One week on and mystery of missing Celtic sea god statue goes global

The sculpture of Mannan�n Mac Lir remains missing after it was stolen from Binevenagh mountain on January 21.
The sculpture of Mannan�n Mac Lir remains missing after it was stolen from Binevenagh mountain on January 21.

One week on since the iconic statue of Manannán Mac Lir was stolen and there is still no trace of him, but those intrigued by the mystery are as keen as ever to know who took him and why, where he has gone and if he will ever be found.

The theft has become a global talking point with news of the crime crossing the Atlantic and reaching ‘The New York Times’ and to Russia in Sputnik news in Moscow, while people from Canada, America, Brazil, Spain and Japan have taken to social media to vent their outrage and anger on the Facebook page ‘Bring back Manannan Mac Lir the Sea God’. Many have even offered to make a donation to replace the £10,000 statue.

One of the illustrations featured on the Facebook page.

One of the illustrations featured on the Facebook page.

The theft has brought world wide publicity to the area. It has also created awareness about Manannán Mac Lir, summed up by Eddie Espie who posted on the Facebook page: “Nothing has made him more famous than the manner of his departure.”

The man who poured his heart and soul into the sculpture, artist Darren John Sutton from Dungannon, said the attention to the disappearance of the Celtic sea god statue was so overwhelming in the past week he had to switch off his phone.

“It was mental,” said Darren, speaking to the ‘Journal’ on Wednesday, “but I can understand the reaction. People want it back and it shows there is a lot of love for it.”

The ‘Game of Thrones’ sculptor says he is just as puzzled as everyone else as to why the statue was sabotaged, or what has become of it, but he knows for sure its removal wasn’t a simple job.

Just like the almost 6,000 people backing the Facebook campaign, Darren says he would be “over the moon” should the fibre glass sculpture turn up but says, realistically, it’s probably in bits as those who stole Manannán Mac Lir most likely had to cut off two to three foot from his feet upwards to get an angle grinder to the steel frame and remove it from its base.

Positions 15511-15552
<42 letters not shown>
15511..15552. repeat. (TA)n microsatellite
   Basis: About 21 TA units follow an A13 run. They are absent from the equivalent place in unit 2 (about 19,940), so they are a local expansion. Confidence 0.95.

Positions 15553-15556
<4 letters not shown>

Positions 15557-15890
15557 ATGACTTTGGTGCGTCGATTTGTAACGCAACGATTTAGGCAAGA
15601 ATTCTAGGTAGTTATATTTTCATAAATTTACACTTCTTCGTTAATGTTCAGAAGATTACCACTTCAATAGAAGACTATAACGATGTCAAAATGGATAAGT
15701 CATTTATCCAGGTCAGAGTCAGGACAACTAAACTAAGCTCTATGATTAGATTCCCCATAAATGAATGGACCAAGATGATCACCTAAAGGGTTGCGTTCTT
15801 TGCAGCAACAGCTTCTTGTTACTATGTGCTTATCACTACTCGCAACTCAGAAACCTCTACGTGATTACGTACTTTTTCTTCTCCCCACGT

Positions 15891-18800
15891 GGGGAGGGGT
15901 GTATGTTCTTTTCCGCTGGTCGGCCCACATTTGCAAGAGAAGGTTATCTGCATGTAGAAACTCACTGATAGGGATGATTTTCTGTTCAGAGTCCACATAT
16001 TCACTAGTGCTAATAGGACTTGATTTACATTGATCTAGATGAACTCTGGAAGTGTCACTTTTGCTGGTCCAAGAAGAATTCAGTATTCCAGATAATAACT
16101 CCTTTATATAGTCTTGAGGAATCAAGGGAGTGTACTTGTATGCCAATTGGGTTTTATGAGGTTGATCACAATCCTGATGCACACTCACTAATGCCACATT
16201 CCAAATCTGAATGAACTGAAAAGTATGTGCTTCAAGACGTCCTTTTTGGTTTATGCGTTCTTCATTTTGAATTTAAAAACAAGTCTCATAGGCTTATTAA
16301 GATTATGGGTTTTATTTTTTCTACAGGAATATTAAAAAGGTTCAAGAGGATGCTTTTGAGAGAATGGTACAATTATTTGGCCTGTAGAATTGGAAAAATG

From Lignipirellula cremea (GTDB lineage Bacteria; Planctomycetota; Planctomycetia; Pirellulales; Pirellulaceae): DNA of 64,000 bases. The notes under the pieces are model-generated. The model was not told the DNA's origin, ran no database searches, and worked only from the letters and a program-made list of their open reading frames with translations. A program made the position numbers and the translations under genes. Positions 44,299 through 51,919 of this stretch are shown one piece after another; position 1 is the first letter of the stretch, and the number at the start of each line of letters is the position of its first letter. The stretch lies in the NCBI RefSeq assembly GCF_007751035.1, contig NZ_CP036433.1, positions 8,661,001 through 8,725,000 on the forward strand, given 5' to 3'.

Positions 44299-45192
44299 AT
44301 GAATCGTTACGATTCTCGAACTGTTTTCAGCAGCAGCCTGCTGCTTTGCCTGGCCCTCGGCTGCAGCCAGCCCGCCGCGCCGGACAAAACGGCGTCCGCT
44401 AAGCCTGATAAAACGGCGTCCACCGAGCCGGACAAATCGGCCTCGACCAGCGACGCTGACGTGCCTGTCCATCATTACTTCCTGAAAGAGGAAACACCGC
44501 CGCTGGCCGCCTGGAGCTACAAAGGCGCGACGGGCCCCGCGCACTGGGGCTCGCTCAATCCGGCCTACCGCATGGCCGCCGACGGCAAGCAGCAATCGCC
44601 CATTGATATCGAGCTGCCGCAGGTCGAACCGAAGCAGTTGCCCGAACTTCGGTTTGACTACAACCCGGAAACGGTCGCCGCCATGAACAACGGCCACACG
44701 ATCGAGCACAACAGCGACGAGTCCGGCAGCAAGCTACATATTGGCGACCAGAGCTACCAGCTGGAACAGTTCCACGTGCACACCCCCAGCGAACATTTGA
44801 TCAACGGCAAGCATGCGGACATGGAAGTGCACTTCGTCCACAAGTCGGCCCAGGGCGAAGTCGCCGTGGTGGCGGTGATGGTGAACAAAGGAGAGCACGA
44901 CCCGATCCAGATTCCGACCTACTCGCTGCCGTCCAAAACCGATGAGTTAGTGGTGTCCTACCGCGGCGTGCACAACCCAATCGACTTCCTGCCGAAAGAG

Darren has spent 16 years producing public art in Scotland, England, Portugal and latterly Ireland. He says it’s the first time anything has ever happened his work.

“It’s pure madness,” he said. “It’s never happened to me before. I just don’t know.”

When asked what he would say to the person, or persons, who made off with his statue, Darren made a simple appeal: “Just bring it back. Bring it home and see if we can get it repaired,” he appealed.

Darren says although he has got over the initial sick feeling he had when he first saw the damage to the sculpture, which took more than six months work to create, he is still crushed about what happened but says the worldwide outpouring of support has provided some comfort and makes him feel proud people held his work in such esteem.

The statue was one of five located across the Roe Valley as part of a Sculpture Trail aimed at boosting tourism in 2013 by Limavady Borough Council. The remaining four pieces of artwork have been left unscathed. Limavady Council Chief Executive, Liam Flanigan is among those who would love the see Manannán Mac Lir brought home.

“The mythological importance of Manannán Mac Lir is tied in very closely with this area. The Broighter Hoard is one of the most famous archeological imports to have been found in this area and is believed to have been an offering to Manannán Mac Lir the sea god. It is also of mythological importance thoughout the Celtic world - Isle of Man, Scotland and Wales - so this is very important to our area and Darren’s sculpture was extremely well received and loved by people of the area and its many visitors, and it has been a very important part of our wider heritage tourism strategy.

“Therefore, we are very keen to see the statue either voluntarily returned and replaced and, if not, we shall be investigating how we can do that ourselves to ensure Manannán Mac Lir’s return.”

Mr Flanigan said Council believes the massive interest in the sculpture “has awoken a whole new body of interest, not just in our area around Limavady but also the whole fantastic area of Celtic mythology, which is so strongly bound to this region, and I think this will inspire many people to come and visit the area and find out more themselves.”

In the meantime, a reward remains on offer for information about the whereabouts of the Manannán Mac Lir missing statue. Anyone with information should contact Limavady PSNI on the non emergency number 101.